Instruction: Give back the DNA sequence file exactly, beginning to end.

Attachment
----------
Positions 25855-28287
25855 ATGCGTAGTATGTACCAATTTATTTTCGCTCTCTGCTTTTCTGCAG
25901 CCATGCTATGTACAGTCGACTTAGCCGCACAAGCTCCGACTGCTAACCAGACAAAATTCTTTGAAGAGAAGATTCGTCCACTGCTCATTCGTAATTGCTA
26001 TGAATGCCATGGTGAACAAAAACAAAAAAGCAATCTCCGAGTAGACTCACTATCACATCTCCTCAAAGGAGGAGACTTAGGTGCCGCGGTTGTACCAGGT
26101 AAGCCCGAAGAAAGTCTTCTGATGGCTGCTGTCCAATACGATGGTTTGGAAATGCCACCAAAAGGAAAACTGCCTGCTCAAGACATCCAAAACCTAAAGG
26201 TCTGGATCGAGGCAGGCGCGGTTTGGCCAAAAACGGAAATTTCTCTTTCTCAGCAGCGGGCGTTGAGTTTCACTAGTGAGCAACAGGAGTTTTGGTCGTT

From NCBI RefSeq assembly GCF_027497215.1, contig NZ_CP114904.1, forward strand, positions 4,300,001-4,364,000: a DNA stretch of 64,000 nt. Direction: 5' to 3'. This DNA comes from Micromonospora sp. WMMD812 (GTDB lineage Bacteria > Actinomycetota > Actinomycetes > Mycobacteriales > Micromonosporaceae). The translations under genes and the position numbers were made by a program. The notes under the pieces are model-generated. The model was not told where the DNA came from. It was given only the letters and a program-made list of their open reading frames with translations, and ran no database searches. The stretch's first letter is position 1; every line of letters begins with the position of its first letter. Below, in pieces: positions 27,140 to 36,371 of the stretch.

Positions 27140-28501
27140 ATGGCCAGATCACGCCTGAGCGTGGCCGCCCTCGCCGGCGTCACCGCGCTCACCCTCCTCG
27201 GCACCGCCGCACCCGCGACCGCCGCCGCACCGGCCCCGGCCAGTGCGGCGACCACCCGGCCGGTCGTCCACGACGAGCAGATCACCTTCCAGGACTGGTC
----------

Positions 25855-28287
25855 ATGCGTAGTATGTACCAATTTATTTTCGCTCTCTGCTTTTCTGCAG
25901 CCATGCTATGTACAGTCGACTTAGCCGCACAAGCTCCGACTGCTAACCAGACAAAATTCTTTGAAGAGAAGATTCGTCCACTGCTCATTCGTAATTGCTA
26001 TGAATGCCATGGTGAACAAAAACAAAAAAGCAATCTCCGAGTAGACTCACTATCACATCTCCTCAAAGGAGGAGACTTAGGTGCCGCGGTTGTACCAGGT
26101 AAGCCCGAAGAAAGTCTTCTGATGGCTGCTGTCCAATACGATGGTTTGGAAATGCCACCAAAAGGAAAACTGCCTGCTCAAGACATCCAAAACCTAAAGG
26201 TCTGGATCGAGGCAGGCGCGGTTTGGCCAAAAACGGAAATTTCTCTTTCTCAGCAGCGGGCGTTGAGTTTCACTAGTGAGCAACAGGAGTTTTGGTCGTT

From NCBI RefSeq assembly GCF_027497215.1, contig NZ_CP114904.1, forward strand, positions 4,300,001-4,364,000: a DNA stretch of 64,000 nt. Direction: 5' to 3'. This DNA comes from Micromonospora sp. WMMD812 (GTDB lineage Bacteria > Actinomycetota > Actinomycetes > Mycobacteriales > Micromonosporaceae). The translations under genes and the position numbers were made by a program. The notes under the pieces are model-generated. The model was not told where the DNA came from. It was given only the letters and a program-made list of their open reading frames with translations, and ran no database searches. The stretch's first letter is position 1; every line of letters begins with the position of its first letter. Below, in pieces: positions 27,140 to 36,371 of the stretch.

Positions 27140-28501
27140 ATGGCCAGATCACGCCTGAGCGTGGCCGCCCTCGCCGGCGTCACCGCGCTCACCCTCCTCG
27201 GCACCGCCGCACCCGCGACCGCCGCCGCACCGGCCCCGGCCAGTGCGGCGACCACCCGGCCGGTCGTCCACGACGAGCAGATCACCTTCCAGGACTGGTC